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Blade Runner 2049 (2017)

 

Blade Runner 2049

One of many images that are entrancing in Blade Runner 2049

Despite some holes and question marks in the screenplay, Blade Runner 2049 still manages to be the best sci-fi sequel since 1991’s Terminator 2: Judgement Day. It is a movie that challenges the mind and brightens your eyes with some of the most gorgeous imagery of recent years. I have only seen the original once, but I know that I have to return to get some answers (though not all the questions will have them).

The plot is a lot harder to follow this time around, but not too terrible. Basically, the new Blade Runner in town is named “K” (Ryan Gosling). After reporting to his boss (Robin Wright, having a very decent year with this film and Wonder Woman) the discovery of a dead replicant who died giving birth to a child, he is sent out to erase the mistake and kill the child. As he digs deeper, he realizes he is more and more in danger. It eventually leads him to the Deckard (Harrison Ford).

I will stop there for two reasons: I don’t wish to ruin any plot points, and I am also afraid that I may have still misunderstood the plot. I can talk about a few other characters, however. Dave Bautista (Drax of Guardians of the Galaxy) is rather surprisingly subtle and reserved as a runaway replicant. The owner of the replicants is played by Jared Leto, proving to be a better villain (or is he?) than he was in Suicide Squad. One of my favorite performances came from Ana de Armas as Joi. Joi is basically Suri, but far more upgraded. She has been with K (who she now names Joe) for so long she is almost like a personal secretary. So lovely and ironic is it that she is one of the most human characters in the film.

Now we get to the visuals. They are, quite simply, marvelous and uncanny. It should come as no surprise, mainly thanks to two men. The first is director Denis Villeneuve (who recently was nominated for 2016’s Arrival). He knows how to pace the film at the right tempo: If you think there is not enough action in the film, you are not paying attention.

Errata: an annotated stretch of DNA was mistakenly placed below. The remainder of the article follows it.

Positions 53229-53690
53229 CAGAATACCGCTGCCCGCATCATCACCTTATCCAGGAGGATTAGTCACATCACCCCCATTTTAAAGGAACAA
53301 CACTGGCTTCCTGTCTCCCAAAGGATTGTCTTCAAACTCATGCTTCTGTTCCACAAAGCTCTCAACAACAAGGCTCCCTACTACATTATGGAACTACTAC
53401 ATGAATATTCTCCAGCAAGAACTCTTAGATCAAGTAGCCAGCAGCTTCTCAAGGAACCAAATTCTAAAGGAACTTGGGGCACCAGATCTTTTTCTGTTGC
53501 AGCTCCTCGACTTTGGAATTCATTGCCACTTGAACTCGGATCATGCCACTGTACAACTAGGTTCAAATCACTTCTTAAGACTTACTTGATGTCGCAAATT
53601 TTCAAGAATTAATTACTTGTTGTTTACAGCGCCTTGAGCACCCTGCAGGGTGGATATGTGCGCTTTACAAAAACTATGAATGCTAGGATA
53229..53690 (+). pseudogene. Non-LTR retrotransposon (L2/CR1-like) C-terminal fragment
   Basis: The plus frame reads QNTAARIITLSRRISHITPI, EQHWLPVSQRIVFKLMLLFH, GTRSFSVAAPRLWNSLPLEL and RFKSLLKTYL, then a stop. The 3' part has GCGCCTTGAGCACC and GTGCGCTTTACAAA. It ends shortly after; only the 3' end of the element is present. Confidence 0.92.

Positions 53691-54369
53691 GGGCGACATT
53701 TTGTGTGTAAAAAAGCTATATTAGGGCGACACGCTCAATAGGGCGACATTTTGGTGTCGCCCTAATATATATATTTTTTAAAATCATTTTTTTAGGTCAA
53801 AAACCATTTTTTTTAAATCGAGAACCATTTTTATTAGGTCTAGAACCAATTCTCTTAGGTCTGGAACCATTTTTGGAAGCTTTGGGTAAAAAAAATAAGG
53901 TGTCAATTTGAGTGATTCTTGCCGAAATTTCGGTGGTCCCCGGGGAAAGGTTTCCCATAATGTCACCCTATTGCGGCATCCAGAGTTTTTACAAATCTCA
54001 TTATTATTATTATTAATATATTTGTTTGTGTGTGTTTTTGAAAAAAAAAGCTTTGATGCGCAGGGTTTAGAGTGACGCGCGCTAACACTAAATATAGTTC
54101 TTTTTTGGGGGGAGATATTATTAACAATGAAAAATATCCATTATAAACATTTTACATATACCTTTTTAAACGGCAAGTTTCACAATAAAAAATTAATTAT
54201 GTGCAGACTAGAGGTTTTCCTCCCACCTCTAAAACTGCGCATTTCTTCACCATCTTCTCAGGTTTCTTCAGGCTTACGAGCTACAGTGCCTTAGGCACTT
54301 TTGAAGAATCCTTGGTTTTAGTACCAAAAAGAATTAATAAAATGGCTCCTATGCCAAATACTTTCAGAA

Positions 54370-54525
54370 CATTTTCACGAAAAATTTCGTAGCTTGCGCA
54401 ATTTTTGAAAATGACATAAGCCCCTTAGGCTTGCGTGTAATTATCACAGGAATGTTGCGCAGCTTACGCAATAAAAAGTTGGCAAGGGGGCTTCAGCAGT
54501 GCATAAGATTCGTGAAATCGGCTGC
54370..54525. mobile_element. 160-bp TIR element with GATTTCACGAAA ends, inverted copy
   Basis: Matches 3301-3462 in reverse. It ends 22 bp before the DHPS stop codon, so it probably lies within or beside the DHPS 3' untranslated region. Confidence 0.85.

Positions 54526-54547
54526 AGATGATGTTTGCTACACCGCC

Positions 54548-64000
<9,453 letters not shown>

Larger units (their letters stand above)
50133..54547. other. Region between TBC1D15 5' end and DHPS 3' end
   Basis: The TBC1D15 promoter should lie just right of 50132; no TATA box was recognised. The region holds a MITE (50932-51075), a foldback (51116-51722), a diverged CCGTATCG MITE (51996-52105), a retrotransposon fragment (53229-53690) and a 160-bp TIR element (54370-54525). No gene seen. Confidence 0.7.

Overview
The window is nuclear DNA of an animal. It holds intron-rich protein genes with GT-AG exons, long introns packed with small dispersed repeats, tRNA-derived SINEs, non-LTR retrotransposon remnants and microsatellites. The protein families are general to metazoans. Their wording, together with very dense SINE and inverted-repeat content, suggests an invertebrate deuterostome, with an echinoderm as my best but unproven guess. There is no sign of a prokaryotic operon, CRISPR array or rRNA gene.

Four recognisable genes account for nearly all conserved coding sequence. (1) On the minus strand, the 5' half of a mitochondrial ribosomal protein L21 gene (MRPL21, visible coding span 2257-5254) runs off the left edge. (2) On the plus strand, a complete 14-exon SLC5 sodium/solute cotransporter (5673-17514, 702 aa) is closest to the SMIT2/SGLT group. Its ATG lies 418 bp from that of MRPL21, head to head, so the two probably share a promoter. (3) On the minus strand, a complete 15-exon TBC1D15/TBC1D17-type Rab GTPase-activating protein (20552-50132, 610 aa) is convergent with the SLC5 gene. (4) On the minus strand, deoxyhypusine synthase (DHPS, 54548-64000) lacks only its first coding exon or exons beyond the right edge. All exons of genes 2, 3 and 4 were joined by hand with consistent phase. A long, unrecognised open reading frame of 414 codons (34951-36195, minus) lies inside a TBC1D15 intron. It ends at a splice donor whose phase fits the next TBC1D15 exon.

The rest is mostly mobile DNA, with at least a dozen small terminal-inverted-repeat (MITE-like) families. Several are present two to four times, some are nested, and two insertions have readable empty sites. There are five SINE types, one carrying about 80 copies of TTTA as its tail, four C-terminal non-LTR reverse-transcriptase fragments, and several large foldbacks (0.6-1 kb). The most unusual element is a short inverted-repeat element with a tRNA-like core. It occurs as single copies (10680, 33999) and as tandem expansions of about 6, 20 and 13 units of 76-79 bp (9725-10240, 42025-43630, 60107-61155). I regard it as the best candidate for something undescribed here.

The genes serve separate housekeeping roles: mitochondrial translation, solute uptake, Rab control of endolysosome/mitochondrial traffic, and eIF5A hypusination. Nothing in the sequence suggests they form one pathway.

The second, and possibly most critical, is cinematographer and legend Roger Deakins. Here is hoping that his losing track record at the Oscars (0-13) might end next February. Watching the movie, I had that same feeling when watching films from Studio Ghibli. You could pause each shot, and look at them for hours. You know what? I take back what I said: Roger Deakins will win the long overdue Oscar, and will get a standing ovation.

Parents, even if you children may have seen the original, you should be warned that his film has a lot more nudity in it than the first one. While the only real sex is through blurry glass, there is still a bit of sound. Add in the swearing and (not so horrible) action/violence, and you have a movie for only High School and above.

I mentioned before that the plot does have some holes: one character clearly betrays another and then shows their utmost loyalty. Even so, this movie is worth seeing just for the visuals alone. They are haunting, spellbinding, breathtaking, cold,…seriously, words don’t do the visuals justice.

On the sights alone, Blade Runner 2049 is a movie that, once seen, is something we people will not believe.

 

Overall: Four Stars ****

 

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